For players to take advantage of Game Center in your game—and for your game to be visible in the Game Center app—you must explicitly add support for Game Center to your game. You do this by implementing authentication and then at least one other Game Center feature.
Some Game Resources Are Provided at Runtime by the Game Center Service
Any app include images and localized text inside its bundle that are used to display the app’s user interface. The app loads these resources from the bundle as needed. When you design a Game Center-aware game, some of the resources you create are not stored in the bundle. Instead, those resources are uploaded to the Game Center service during development of your game. At runtime, your game downloads the resources from Game Center. The main reason for storing these resources on Game Center is that those resources are also used by the Game Center app. For example, when the Game Center app displays one of your game’s leaderboards, it downloads the resources you provided so that it displays the score data the same way as your game.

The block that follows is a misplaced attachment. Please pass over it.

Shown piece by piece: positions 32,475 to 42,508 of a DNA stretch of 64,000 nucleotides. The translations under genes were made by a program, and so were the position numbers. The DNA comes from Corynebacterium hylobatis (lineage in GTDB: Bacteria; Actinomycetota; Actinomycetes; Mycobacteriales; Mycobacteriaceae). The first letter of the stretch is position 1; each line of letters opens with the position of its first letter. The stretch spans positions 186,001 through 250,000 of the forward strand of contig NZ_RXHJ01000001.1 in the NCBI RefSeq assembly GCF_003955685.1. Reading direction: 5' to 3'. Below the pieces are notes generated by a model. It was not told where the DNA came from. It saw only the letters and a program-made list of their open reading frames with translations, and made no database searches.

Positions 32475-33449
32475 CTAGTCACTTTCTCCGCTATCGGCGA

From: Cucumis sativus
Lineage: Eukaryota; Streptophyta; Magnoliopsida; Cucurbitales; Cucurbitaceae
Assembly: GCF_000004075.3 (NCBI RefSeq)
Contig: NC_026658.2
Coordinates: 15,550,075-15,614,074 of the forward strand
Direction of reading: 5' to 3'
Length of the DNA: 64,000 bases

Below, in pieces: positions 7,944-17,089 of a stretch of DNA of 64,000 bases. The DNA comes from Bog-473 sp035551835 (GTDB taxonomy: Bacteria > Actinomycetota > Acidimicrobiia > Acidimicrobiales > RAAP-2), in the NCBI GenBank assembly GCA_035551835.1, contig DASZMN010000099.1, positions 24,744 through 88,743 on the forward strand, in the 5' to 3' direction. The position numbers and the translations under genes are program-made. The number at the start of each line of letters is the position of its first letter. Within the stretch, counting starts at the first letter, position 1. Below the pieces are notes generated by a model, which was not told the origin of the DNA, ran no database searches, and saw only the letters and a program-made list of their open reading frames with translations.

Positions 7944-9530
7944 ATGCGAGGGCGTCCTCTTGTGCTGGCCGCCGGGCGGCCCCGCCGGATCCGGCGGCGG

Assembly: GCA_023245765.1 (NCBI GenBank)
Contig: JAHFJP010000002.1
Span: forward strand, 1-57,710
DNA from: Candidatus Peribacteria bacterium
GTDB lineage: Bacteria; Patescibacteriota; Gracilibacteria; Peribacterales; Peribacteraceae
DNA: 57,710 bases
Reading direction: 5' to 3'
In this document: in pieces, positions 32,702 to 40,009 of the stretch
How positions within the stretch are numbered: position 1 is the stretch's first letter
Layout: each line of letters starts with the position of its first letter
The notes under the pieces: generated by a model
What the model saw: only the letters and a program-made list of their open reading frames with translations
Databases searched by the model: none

The requirement that some of your resources be provided to Game Center affects how you design, develop, and test your game.
Your Game Displays Game Center’s User Interface Elements
Game Kit provides many classes that present full-screen user interfaces to the player. Standard classes are provided to display leaderboards, achievements, and matchmaking screens. For example, the
GKGameCenterViewController class provides the simplest way to display Game Center content in your game.
On iOS, these are provided as view controllers. A view controller in your game presents one of these view controllers when necessary. On OS X, the same classes are used, but Game Center provides the infrastructure required to display them in a window.
Game Kit also provides support for banners. A banner appears for a short time to display a message to the player. Game Kit automatically presents some banner messages to the player when certain events occur, but your game can use the
GKNotificationBanner class to display your own messages.
Game Center Features Require an Authenticated Player
All of Game Center’s features require an authenticated player on the device, known as the local player. Before your game uses any Game Center features, it must successfully authenticate the local player. Most Game Center classes function only if there is an authenticated player, and those classes implicitly reference the local player. For example, when your game reports scores to a leaderboard, it always reports scores for the local player.